Affecting Others

I may pretend to be composed and self- possessed at times, especially when facing difficult situations wherein there’s an audience. But I do fall victim to one of the evils for self-control — panic.

Yes, I panic. Who doesn’t?  

When I am in the position where my I am not the only one who’ll get into a difficult situation, I panic and get into nervous breakouts. my face gets all whacked with zits and rough patches — completely psychological, I know. But sometimes . . .

Psychological and emotional stress can manifest into physical illness.

I believe that it’s only human to have panic attacks at least once in a lifetime. I may not like it, but like a bad case of viral infection, it creeps up on you when you least expect it. It’s surprising, debilitating and I am beset with the urge to run to the nearest mountain and embrace the possibility to become a hermit just to escape it. However, there’s no escaping panic when it’s not just you who’s involved.

Making Decisions = Game Plan 

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Image courtesy of http://www.highoctaneoptions.com

Because I’m so used to making decisions that only affect “ME”, when it comes to those that affect others, I’m stumped. It is much more difficult to make compared to when the only person involved in the decision is myself. But then again, anything is possible when you’re honest and ready to communicate with the people who are likely to get affected with a decision that you have to make.

There’s this saying: Two heads are better than one. Never rang truer in this situation. I’m always open to other’s suggestion. There might be a golden one just lurking underneath my nose that can even surprise me.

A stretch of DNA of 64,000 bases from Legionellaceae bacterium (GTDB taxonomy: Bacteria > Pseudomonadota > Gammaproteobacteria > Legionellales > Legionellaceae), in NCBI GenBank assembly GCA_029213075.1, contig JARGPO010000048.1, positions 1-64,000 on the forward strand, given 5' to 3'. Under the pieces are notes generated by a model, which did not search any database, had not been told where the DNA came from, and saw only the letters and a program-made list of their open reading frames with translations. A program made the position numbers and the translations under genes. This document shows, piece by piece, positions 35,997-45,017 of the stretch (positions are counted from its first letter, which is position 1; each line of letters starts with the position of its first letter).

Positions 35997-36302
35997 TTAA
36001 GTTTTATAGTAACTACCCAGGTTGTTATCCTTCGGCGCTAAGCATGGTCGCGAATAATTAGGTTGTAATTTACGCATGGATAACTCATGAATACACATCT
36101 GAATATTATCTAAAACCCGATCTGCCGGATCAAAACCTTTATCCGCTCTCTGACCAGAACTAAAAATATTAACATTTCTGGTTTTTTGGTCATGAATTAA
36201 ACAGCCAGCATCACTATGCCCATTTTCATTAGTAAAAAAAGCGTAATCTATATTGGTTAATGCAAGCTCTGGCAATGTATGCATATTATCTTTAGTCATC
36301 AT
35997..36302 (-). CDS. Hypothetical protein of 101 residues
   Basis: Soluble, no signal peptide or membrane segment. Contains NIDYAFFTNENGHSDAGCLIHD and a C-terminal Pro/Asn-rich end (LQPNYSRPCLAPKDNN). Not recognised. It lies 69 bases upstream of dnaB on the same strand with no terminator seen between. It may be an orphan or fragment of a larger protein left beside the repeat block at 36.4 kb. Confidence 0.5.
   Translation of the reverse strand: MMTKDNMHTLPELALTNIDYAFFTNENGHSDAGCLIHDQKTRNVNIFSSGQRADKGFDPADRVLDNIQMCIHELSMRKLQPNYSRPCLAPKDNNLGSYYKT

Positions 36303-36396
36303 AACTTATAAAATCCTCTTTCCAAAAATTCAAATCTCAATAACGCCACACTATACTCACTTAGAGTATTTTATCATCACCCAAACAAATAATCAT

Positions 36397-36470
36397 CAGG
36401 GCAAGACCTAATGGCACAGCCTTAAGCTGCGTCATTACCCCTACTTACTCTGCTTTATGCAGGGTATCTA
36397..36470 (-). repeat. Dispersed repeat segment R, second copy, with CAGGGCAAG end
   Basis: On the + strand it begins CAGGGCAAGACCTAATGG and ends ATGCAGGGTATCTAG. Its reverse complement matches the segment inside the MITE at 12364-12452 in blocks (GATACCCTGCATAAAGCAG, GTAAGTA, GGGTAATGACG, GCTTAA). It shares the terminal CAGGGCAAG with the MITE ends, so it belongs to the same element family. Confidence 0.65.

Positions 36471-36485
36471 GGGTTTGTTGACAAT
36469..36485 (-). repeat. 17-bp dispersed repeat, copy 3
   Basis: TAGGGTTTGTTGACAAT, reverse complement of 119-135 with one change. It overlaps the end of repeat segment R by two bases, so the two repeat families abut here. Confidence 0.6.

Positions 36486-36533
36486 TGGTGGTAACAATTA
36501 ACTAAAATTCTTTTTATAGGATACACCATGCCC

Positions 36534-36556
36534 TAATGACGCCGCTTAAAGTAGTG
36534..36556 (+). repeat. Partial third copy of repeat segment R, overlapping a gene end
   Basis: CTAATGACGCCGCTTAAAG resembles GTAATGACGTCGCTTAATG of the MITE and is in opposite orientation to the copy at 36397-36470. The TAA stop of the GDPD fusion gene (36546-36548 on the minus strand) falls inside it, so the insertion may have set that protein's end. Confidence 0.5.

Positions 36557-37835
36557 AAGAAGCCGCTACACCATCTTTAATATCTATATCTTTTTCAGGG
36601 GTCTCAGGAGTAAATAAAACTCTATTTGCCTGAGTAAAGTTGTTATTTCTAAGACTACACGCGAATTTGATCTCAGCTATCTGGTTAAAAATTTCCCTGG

Taking suggestions from others doesn’t mean that I am relinquishing control of my life and my world. On the contrary, I am actually exercising control over a wider spectrum instead of constricting myself into my comfort zone. Because I am still going to make the last decision, control is still there. It’s just smarter to get more input from others to see a variety of perception and finally wind down to a better and smarter action plan. Sometimes, I even get to learn stuff from other people that I’d never would have thought of. Then, even if I never get to use that in the present predicament, I might have to use it in some other future situations.

We hesitate to make decisions when it affects others. But someone’s got to do it especially when you’re in a higher position of authority. But the greatest thing of all is being in the company of people who are good thinkers. I am fortunate to know a couple and more than proud to call them friends.

Oh, I have such level-headed — albeit quirky — friends to call my own. As they say, “Tell me who your friends are and I’ll tell you who you are,” never rang truer in my case. I’ve gleaned some of the wisest advice from them and until the day I cock up toes and die, I’ll forever be grateful that I’m in good company.

However, if you don’t have any friends who dispenses good advice, there are always mentors and other people you admire to ask for help.

As long as you apply yourself to it with complete focus, getting to the right decision will come. But if all else doesn’t yield desirable action plans, pick the lesser of two evils.

 

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